Rodent Droppings

Rats and mice produce many droppings. Mice will produce up to 80 a day. It is often these droppings that are the first sign of an infestation of rats or mice. It is possible to identify the species from the appearance of the droppings.

Identify the problem Identify the problem

Rodent Droppings2


  • There are four species of pest rodent in New Zealand. The mouse (Mus musculus) and rats; the Roof Rat (Rattus rattus) also known as the Ship Rat and Black Rat, the Norway Rat (Rattus norvegicus) also known as the Water Rat, and the Kiore (Rattus exulans) also known as the Pacific Rat.
  • You are unlikely to be able to examine the rodent closely and it is often only the evidence of droppings that you have to identify your infestation. The size and shape of these dropping can be a good indication of what rodent you have. The image below may help you identify the rodent from the dropping you find.
  • The main difference between the droppings of the three common rodent pests is size. Mice droppings are small (4-7mm), rat droppings are larger, roof rats (7-14mm) and Norway rats (14-19mm). They also differ in the shape of the end of the droppings; Norway rat droppings are rounded while mice and roof rat droppings are pointed.
  • Note that droppings change a little as they dry out. If the droppings are soft and moist this suggests that they are recent and suggest active infestation.
  • Other signs of rodents include hearing noises from the roof void or walls. There may be other causes. Read this article for help in identifying the cause of such sounds.

Did You Know Did You Know

Rodents (rats and mice) produce droppings and urine almost continually. Mice will produce up to 80 droppings per day and constantly dribble urine. If an infestion is left to become established a strong musty odour will build up. This odour is an indiction of a large infestation that has been present for some time.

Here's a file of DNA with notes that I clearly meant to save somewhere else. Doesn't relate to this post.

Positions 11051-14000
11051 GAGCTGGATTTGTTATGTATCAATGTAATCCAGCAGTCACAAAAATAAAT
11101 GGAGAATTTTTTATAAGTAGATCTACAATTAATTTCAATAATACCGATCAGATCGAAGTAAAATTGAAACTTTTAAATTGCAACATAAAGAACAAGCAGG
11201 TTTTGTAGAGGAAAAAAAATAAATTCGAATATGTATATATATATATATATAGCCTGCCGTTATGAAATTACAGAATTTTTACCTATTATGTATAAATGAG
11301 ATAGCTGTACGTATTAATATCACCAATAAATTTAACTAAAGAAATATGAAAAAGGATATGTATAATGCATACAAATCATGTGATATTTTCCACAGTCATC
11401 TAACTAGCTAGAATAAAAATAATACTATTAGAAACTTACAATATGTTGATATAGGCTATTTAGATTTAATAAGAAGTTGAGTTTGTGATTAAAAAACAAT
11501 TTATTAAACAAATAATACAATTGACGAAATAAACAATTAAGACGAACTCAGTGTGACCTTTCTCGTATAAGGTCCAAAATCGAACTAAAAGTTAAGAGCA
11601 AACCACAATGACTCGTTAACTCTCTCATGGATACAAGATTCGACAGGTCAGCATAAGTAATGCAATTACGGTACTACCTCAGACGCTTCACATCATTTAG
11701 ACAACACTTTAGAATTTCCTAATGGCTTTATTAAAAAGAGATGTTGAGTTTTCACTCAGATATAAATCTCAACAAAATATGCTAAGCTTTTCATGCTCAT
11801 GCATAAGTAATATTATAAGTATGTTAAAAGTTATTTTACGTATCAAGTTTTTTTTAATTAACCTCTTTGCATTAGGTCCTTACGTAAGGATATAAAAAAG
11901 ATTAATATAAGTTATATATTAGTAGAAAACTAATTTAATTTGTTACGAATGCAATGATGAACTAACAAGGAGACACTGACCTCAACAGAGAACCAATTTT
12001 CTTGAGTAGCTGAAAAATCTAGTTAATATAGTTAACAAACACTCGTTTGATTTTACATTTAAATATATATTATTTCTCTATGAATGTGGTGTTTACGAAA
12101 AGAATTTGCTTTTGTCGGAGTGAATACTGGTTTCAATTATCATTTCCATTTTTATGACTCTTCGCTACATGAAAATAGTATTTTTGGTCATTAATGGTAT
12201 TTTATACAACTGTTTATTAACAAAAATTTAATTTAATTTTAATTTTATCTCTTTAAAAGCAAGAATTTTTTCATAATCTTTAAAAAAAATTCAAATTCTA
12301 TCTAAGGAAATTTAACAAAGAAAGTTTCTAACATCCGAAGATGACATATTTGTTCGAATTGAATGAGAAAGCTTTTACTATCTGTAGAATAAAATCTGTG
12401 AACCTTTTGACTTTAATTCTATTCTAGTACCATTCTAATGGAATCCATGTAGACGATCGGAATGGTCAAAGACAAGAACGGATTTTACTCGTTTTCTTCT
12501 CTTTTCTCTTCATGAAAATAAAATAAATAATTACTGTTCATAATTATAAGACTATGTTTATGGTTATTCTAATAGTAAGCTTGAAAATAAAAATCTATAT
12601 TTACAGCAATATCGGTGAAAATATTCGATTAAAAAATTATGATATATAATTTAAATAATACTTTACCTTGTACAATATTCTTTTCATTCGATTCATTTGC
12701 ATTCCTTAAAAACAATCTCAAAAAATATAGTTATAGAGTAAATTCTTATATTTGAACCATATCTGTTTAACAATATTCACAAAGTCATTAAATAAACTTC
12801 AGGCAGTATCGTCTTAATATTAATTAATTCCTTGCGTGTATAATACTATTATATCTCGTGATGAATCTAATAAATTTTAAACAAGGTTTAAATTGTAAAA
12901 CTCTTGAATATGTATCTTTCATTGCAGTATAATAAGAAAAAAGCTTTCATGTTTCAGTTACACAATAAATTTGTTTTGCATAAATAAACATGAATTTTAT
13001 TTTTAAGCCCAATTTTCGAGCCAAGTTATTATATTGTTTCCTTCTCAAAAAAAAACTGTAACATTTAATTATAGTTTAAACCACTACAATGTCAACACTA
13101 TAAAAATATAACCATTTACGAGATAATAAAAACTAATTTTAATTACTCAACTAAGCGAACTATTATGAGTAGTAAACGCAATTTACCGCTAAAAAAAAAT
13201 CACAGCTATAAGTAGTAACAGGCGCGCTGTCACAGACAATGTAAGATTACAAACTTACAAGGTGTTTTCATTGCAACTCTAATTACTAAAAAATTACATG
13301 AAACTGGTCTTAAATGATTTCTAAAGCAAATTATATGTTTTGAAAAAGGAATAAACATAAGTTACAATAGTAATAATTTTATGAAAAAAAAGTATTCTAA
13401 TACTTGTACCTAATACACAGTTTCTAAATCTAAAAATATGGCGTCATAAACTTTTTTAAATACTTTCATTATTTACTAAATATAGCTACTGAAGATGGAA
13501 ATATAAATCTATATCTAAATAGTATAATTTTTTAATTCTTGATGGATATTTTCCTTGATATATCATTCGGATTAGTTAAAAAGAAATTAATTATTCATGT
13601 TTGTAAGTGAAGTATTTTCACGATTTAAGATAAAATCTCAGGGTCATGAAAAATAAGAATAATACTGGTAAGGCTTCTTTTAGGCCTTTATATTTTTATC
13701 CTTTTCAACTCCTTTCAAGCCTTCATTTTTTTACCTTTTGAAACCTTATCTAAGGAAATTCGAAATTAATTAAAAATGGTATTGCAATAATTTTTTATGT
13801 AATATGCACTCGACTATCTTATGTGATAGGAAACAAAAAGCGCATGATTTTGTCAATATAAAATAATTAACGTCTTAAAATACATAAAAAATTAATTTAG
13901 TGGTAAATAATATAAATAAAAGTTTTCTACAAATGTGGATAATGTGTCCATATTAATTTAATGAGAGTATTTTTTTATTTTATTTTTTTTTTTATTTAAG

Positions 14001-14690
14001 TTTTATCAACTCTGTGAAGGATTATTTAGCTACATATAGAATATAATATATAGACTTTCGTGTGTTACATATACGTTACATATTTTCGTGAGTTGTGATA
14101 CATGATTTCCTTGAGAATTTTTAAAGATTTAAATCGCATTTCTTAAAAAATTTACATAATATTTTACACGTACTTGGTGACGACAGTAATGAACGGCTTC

Rodent pests (rats and mice) in New Zealand carry and transmit disease to humans. The transmission of disease from animals to humans is known as zoonosis.

Examples incude:

Leptospirosis: Leptospira interrogans

In humans, Leptospirosis (aka Weil's disease) can cause a wide range of symptoms, including:

  • High fever
  • Muscle aches
  • Jaundice (yellow skin and eyes)
  • Red eyes
  • Abdominal Pain

Many of these symptoms can be mistaken for other diseases. In addition, some infected persons may have no symptoms at all.

How the disease spreads:

  • Eating food or drinking water contaminated with urine from infected animals
  • Contact through the skin or mucous membranes (such as inside the nose) with water or soil that is contaminated with the urine from infected animals


Salmonellosis: Salmonella typhimurium and Salmonella bovis-morblficans

  • Diarrhoea
  • Fever
  • Most persons infected with Salmonella develop:
  • And abdominal cramps 12 to 72 hours after infection.
  • The illness usually lasts 4 to 7 days, and most persons recover without treatment.

How the disease spreads:

  • Eating or drinking food or water that is contaminated by rat faeces.

Always wer gloves and a dust mask when entering places where rodents travel such as roof voids and sub-floors and wash hands afterwards.

Tips Tips

Always wear gloves and a dust mask when entering places where rodents travel such as roof voids and sub-floors and wash hands afterwards. (See Did You Know section).

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